The penultimate stop on this Belgian beer tour was Duvel, the original example of the strong golden ale. This style shares many characteristics with the tripel. There is so much similarity and so much overlap between the styles that only broad generalizations can be made about what separates them. These general differences were on display when comparing Duvel to the Westmalle. Duvel was lighter in color and smoother with a less assertive bitterness. The yeast character is fruitier than the tripel and the finish a bit less dry.
Our final beer of the night was the Trappist Rocheforte 10. This is a big, mysterious, rich beer with very low carbonation. Sweet caramel malt and complex dark fruit flavors dominate with some hints of spicy hop. There is just enough bitterness to balance the sweet. The warming effects of the 11.3% ABV are apparent.
Basically Belgian was a superfeast of big Belgian brews and we didn’t even touch the sour beers. With so many beers and beer styles to choose from we had to miss a few. Once again it was great people tasting great beers. Thanks to all who came. If you are interested in attending a Twin Cities Perfect Pint Beer Club event, click here for more information.
I thought this was an interesting post about the current craft brewing craze of (or at least the beer geeks infatuation with) ever bigger, seeklook hoppier, genericorder oakier, decease and boozier beers at the expense of delightfully subtle lagers. I have been arguing in favor of balance for some time and have garnered the undeserved title of “hop-hater” (albeit often in jest).
The followup comments are also of intereste.
I facilitated a beer dinner last night at the Dining Studio in Minneapolis. The main course was a ribeye of prime beef with a bleu cheese potato gratin. I paired this course with Traquair Jacobite strong scotch ale flavored with coriander. As I made my way around the room there was one gentleman who was not overly fond of this beer. He had pushed his glass away and gone back to the leftovers of the earlier two beers. When I asked him what it was he didn’t like about it, he said it tasted too much of chocolate. I guess he wasn’t a fan of chocolate, at least not in his beer. He swore to me though that he would try it with the ribeye.
When I came back to his table a few minutes later, he had pulled the glass back toward himself and it was now half empty. This time he said that he loved the beer. While he didn’t like it on its own, the food pairing had mellowed the chocolate flavors and enhanced the dark fruit flavors, making the beer not just palatable to him, but pleasurable.
Flavors played off of each other really do affect one another. It’s a nice testament to the power of pairing the right beer with the right food.
I recently heard a National Public Radio commentator say that the weather in Minnesota is miserable nine months of the year and then the other three months are miserable in a whole other way. Well, it’s the middle of July and we find ourselves in those other three months when the two days of spring have passed and hot, sticky, summer weather takes over from the deep freeze. It’s a great time for a lazing on the patio with a cold beer. I have been drinking a lot of wheat beers this summer and that has me thinking about summer beers in general.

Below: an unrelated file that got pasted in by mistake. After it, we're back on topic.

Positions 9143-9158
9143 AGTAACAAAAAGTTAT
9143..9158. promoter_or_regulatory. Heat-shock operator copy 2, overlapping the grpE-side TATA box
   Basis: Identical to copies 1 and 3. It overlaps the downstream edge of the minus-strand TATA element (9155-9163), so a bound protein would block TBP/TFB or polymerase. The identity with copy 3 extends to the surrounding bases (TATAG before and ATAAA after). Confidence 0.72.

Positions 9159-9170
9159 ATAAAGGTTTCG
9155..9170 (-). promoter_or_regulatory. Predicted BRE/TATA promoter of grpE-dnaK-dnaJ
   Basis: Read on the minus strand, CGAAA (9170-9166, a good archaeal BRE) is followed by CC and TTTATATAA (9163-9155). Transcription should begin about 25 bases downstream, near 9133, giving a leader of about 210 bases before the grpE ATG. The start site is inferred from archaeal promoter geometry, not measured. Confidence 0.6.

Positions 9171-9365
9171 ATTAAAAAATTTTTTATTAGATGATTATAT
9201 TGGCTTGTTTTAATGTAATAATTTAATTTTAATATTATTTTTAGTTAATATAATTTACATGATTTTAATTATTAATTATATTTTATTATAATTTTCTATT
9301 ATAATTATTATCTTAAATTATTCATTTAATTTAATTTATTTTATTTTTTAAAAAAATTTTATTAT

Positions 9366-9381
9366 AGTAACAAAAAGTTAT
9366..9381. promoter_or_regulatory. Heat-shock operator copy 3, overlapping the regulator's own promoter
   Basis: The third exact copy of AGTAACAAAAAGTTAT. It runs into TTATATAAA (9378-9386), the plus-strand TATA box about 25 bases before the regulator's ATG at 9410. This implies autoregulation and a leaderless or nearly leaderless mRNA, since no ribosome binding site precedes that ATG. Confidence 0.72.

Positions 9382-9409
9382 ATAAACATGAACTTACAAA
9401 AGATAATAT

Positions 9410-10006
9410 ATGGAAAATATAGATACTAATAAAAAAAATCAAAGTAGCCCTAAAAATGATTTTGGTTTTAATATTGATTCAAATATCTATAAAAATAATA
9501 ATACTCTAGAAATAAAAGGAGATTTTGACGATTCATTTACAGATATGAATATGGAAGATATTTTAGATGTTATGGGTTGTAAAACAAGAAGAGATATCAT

Summer is a time for light refreshing beers. When the mercury rises you don’t want to be weighed down by a thick, full-bodied beer. Nor do you want a lot of alcohol enhancing the already draining effects of the hot sun, leaving you in need of a nap after the first beer. Lean and crisp is the order of the day. But this needn’t mean resorting to flavorless light lagers. There are a slew of flavorful beers and beer styles that are perfect for steamy summer sipping.
I mentioned above that I have been drinking wheat beers this summer. Generally, any beer with a large amount of wheat in the recipe will make a great summer beer. Wheat gives beer a refreshing zip and a substantial body that isn’t too heavy. The high level of carbonation often found in wheat beers adds to their refreshment. There are a few styles of wheat beer to choose from. German wheat beers or Hefeweizen are the most substantial of the lot, full-bodied and cloudy from wheat proteins and suspended yeast. It is the yeast that gives these beers their great summer zip, filling them with the flavors and aromas of citrus, banana, and clove. Often these beers are served with a wedge of lemon on the glass. There is much debate over whether this is proper. The Germans do it, so I don’t see why you shouldn’t. I prefer to skip the fruit, but suit yourself and don’t let anyone get down on you for drinking your Hefe with a wedge. My favorite authentic German wheat is Weihenstephaner Hefeweissbier from Munich. Minnesota’s own August Schell Brewing in New Ulm also makes a great German style wheat beer that recently won a gold medal for the category in the US Open Beer Championship.
Other great wheat beer styles are American wheat and Belgian Wit. American wheats tend to be lighter and hoppier than their German cousins without the yeasty banana and clove character. The classic American wheat beer is Bell’s Oberon, tasty with its hint of orange. Other favorites of mine are Goose Island’s312 Wheat and Crack’d Wheat from New Glarus. The latter is the most bitter of the three with a citrus/apricot Amarillo hop character. It’s a great summer beer for hop heads. Belgian Witbier is lighter still, with a spicier Belgian yeast character that is enhanced by the subtle use of coriander and bitter orange peel in the brewing process. The classic here is Hoegaarden from Belgium, but I prefer Sterkens White ale. If you want to keep your beer buying dollar in the US, try Witte from Brewery Ommegang.
An often overlooked style of beer that is great for summer is Pilsner. A true pilsner beer is like American lager on steroids. Full of rich bready/grainy malt and pronounced spicy European hop character. The original and still among the best is Pilsner Urquell, a malty bohemian style pilsner with assertive, perfumy Saaz hop flavor and bitterness. But look for it in cans or on draft. If you get the green bottles it will most likely be skunked from exposure to light. Another good Bohemian pilsner is Lagunitas Pils from Lagunitas Brewing of Petaluma, California. For a great German style pilsner (less malt and higher bitterness) try Victory Prima Pils. It is a world-class pilsner in which I detect the lightest touch of citrusy American hops.